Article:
Benefits of Short Duration in Times of Rising Rates

A short-term investment approach may prove useful in the current environment.

Tatiana Grayle-Castro, Portfolio Manager

MUZ - Tatiana Grayle-Castro
Tatiana Grayle-Castro

Given the pervasive impact of bond rate changes and growing recession worries, we believe that a short-term approach to investing could prove useful in the current environment. Short-term bonds usually offer benefits that can protect investors during extended periods of volatility and rising interest rates.

Less sensitivity to rates and duration of spreads

The transition to higher interest rates has begun. While markets have largely priced in higher interest rates by the US Federal Reserve and the European Central Bank, the risk of yields rising further may be more related to widening credit spreads. Under these conditions, short-term bonds may provide better protection against rate hikes because they are less sensitive than their longer-term counterparts.

Low Volatility Potential: Nominal Pull Effect

Short-term corporate bonds tend to exhibit less volatility than their long-term counterparts. Short-term bonds rarely trade below par, and when they do, their value tends to rise rapidly. They also tend to converge towards par as they approach maturity. This is known as the “pull-up to par” effect, which allows short-term bonds to offset losses.

Benefit of “rolling down” on the yield curve

The “rolling down” effect aims to maximize the yield of a bond by exploiting the shape of its curve. Thus, when the yield curve is positive, as a bond matures and therefore “falls” down the curve, its yield decreases but its price increases (yield changes inversely with price). This characteristic is especially true for short-term bonds, since the yield curve is usually steeper at the short end. Therefore, the positive effect of downward winding may be greater than for longer-term bonds.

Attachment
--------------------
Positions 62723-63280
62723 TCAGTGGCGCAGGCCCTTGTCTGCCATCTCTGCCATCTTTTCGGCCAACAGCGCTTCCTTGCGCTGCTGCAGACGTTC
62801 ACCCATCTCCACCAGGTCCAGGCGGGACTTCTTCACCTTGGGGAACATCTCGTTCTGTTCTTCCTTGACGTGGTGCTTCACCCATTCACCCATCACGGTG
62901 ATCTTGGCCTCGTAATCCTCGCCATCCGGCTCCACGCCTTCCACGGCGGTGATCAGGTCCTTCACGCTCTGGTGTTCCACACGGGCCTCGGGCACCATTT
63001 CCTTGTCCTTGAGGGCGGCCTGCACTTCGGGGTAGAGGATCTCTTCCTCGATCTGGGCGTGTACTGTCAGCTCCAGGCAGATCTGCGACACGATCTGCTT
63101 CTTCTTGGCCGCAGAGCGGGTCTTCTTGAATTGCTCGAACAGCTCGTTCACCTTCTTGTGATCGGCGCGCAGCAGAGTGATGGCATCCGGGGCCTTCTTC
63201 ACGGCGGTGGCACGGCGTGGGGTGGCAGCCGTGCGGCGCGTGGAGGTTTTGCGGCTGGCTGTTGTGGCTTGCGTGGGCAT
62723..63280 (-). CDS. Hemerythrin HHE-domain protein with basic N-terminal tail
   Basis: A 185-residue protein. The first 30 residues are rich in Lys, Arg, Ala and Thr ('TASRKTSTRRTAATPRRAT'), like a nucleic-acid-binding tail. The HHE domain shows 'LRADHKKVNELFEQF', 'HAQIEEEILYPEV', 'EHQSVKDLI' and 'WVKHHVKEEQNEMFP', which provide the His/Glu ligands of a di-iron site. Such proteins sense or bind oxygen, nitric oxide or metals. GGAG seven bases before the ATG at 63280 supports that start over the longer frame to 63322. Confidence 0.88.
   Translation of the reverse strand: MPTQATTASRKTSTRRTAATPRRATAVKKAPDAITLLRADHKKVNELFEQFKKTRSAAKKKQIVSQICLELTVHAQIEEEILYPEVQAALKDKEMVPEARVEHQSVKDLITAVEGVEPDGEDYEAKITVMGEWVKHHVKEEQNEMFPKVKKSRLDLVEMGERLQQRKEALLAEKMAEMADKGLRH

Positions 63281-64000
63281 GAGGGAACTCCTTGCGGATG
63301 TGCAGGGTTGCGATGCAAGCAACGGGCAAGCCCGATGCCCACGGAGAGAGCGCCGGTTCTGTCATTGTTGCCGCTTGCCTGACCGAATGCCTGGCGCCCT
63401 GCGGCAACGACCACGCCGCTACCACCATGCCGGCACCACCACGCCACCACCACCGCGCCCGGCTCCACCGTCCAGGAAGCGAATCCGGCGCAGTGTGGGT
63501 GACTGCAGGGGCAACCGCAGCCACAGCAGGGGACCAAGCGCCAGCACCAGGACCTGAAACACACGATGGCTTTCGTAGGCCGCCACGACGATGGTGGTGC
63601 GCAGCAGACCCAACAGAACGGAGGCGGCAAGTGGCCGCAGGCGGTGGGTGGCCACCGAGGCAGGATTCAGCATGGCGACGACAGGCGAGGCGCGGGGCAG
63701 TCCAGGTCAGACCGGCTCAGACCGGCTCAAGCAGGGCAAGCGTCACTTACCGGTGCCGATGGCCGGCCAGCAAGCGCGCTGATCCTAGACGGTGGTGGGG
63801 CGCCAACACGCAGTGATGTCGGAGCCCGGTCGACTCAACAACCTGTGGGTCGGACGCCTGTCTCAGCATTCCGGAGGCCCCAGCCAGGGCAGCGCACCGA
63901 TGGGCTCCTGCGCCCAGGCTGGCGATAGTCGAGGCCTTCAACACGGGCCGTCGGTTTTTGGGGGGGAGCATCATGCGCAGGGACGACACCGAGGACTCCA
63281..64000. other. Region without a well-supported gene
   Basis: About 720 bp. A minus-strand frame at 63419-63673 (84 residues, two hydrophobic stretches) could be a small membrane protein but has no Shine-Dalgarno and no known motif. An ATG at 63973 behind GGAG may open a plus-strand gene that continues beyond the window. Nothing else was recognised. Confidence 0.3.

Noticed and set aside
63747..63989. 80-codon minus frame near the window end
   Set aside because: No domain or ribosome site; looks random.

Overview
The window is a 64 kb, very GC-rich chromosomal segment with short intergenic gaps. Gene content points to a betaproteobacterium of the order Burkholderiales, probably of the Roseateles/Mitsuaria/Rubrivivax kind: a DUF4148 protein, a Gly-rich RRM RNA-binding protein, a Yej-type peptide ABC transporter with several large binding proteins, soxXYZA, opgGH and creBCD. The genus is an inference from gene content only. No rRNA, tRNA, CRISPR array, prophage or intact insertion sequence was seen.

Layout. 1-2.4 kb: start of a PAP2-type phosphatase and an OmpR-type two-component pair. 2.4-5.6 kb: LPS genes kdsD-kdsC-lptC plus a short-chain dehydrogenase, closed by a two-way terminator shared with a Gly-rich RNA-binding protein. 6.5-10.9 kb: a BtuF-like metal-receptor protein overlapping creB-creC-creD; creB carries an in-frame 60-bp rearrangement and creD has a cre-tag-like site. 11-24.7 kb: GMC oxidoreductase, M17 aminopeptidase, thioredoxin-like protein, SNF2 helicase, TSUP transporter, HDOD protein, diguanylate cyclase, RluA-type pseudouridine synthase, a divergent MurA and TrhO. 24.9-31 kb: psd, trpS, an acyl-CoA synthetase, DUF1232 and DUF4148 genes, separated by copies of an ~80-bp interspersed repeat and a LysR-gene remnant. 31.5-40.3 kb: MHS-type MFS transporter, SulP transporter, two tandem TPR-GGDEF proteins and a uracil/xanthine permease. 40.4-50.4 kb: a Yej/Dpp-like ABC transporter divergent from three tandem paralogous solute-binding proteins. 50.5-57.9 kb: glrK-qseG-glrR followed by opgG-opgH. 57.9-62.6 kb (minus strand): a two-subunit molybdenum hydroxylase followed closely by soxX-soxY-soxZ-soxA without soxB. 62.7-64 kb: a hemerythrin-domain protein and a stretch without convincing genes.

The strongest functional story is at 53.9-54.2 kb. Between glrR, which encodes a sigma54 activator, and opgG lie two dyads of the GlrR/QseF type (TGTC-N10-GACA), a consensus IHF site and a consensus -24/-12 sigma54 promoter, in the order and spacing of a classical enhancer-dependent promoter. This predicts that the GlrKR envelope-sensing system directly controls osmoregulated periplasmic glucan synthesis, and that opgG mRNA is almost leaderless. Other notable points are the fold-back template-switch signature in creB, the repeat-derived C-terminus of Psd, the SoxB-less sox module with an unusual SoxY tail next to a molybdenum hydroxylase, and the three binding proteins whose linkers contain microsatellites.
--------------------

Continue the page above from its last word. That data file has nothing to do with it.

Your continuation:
Transfer source

For short-term bonds, carryover is also a source of income. Carry allows you to compensate for a fall in the price of a bond. As prices fall, carry increases. The higher the carry, the more negative price movement can be offset by a larger carry.

Worst behind? It seems so

What does this mean for investors? Considering only the pass-through element, if we saw interest rate hikes and spread widening like the last 6 months, bonds would not suffer the same level of losses. In our opinion, the worst is over. The first half of this year has been particularly painful as we started with a low carry, a market with negative returns and no protection, followed by a sharp drop in price. Today, the transfer is gradually offsetting the observed decline in prices. If prices continue to fall, the carry will increase and offset this development.

Short duration for better performance

In our opinion, today’s situation is different from what it was at the beginning of the year. For short-term strategies, carry-over, par-leveling, winding down, as well as active management can provide volatility protection and should support stronger results in the second half of 2022 even in challenging macro conditions.


Muzinich & Co. referred to herein is defined as Muzinich & Co., Inc. and its branches. This material has been prepared for informational purposes only and therefore any opinions contained therein should not be construed as investment advice. Opinions are as of the date of publication and are subject to change without notice. Past performance is not a reliable indicator of current or future performance and should not be the only factor to consider when choosing a product or strategy. The value of investments and income from them can both decrease and increase, and is not guaranteed. Exchange rates can cause the value of an investment to rise or fall. Emerging markets may be more risky than more developed markets for a variety of reasons, including but not limited to increased political, social and economic volatility, increased price volatility and reduced market liquidity.

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